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Walmart Pays $283 Million to Resolve FCPA Violations

On June, 20 2019, the Securities Exchange Commission (SEC) and the Department of Justice (DOJ) announced that Walmart agreed to pay nearly $283 million to resolve charges it violated the Foreign Corrupt Practices Act. The charges, filed against Walmart and its subsidiaries in Brazil, China, India, and Mexico, arose from several payments to foreign government officials without reasonable assurances that they complied with the FCPA. 

 

The SEC charged that, for over a decade, Walmart allowed several of its international subsidiaries to operate without adequate anti-corruption programs in place.

 

Walmart agreed to pay over $137 million to the DOJ and more than $144 million to the SEC. 

 

“Walmart valued international growth and cost-cutting over compliance,” said Charles Cain, Chief of the SEC Enforcement Division’s FCPA Unit. “The company could have avoided many of these problems, but instead, Walmart repeatedly failed to take red flags seriously and delayed the implementation of appropriate internal accounting controls.”

 

The Foreign Corrupt Practices Act (FCPA) prohibits companies from paying bribes to foreign government officials to obtain business and allows for whistleblowers, regardless of their nationality or residency, to anonymously file information with the SEC about potential violations and potentially qualify for financial rewards.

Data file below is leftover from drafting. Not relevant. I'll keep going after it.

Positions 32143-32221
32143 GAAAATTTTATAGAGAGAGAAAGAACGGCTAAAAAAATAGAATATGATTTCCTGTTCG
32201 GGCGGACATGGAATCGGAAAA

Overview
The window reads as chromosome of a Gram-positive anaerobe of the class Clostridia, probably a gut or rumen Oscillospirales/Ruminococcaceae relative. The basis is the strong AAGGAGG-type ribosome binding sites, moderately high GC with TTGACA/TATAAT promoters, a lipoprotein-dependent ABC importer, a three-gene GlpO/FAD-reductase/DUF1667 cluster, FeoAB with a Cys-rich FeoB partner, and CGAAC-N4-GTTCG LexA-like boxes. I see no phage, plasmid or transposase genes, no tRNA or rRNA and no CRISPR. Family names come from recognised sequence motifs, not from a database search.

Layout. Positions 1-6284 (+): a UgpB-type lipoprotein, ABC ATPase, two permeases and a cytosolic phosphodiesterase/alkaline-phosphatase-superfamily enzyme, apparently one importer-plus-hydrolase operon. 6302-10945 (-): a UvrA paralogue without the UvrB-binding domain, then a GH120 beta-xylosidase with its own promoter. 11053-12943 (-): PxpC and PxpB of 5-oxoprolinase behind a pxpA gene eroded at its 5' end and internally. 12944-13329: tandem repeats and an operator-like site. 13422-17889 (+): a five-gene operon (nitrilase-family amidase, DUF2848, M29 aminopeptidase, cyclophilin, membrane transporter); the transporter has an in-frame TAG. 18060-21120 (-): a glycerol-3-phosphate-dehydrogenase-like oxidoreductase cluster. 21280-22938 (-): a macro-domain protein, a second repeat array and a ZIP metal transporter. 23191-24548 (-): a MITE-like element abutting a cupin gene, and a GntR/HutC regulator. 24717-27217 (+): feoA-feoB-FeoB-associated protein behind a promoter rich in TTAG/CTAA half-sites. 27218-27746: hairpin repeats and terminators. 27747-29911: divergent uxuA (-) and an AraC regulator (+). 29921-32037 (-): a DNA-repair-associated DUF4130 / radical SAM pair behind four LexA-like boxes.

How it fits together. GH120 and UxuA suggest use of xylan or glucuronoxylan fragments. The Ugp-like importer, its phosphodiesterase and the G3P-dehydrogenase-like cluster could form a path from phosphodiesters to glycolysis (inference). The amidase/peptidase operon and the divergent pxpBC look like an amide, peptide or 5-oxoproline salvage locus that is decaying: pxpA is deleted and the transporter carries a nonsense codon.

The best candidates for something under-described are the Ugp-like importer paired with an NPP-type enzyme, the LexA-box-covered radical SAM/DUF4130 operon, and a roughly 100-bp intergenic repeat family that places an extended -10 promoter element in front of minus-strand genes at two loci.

According to the DOJ, Walmart was aware that its rapid international expansion was impeding its ability to maintain proper anti-corruption. Improper payments to government officials in subsidiary countries were left unchecked, and senior Walmart personnel who were aware of the situation did not take action.   

 

International corruption thrives when companies cut corners and take bribes from foreign officials. Whistleblowers are the last line of defense against fraud and corruption across the world and should be able to file reports confidentially without the fear of retaliation. The Foreign Corrupt Practices Act is the single most important legal tool enhancing international whistleblower protection. 

 

Resources for International Whistleblowers:

 

Visit our Foreign Corrupt Practices Act resource page

The Criminal Division of the U.S. Department of Justice and the Enforcement Division of the U.S. Securities and Exchange published a resource guide for the Foreign Corrupt Practices Act.

 

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The Whistleblower Blog is an editorially independent news and information source, sponsored by a pro bono public service project by Kohn, Kohn & Colapinto, LLP. The blog highlights important news, legal developments and policy issues critical to whistleblowers and their advocates, both in the United States and internationally. The contributors to this blog are respected leaders in their fields, including the authors of key whistleblower law books, current and former legal professors, spokespersons before Congressional committees and other public bodies, directors of non-profit whistleblower advocacy groups, and prominent attorneys specializing in representing/assisting whistleblowers in the United States and throughout Europe, Asia, Africa and South America.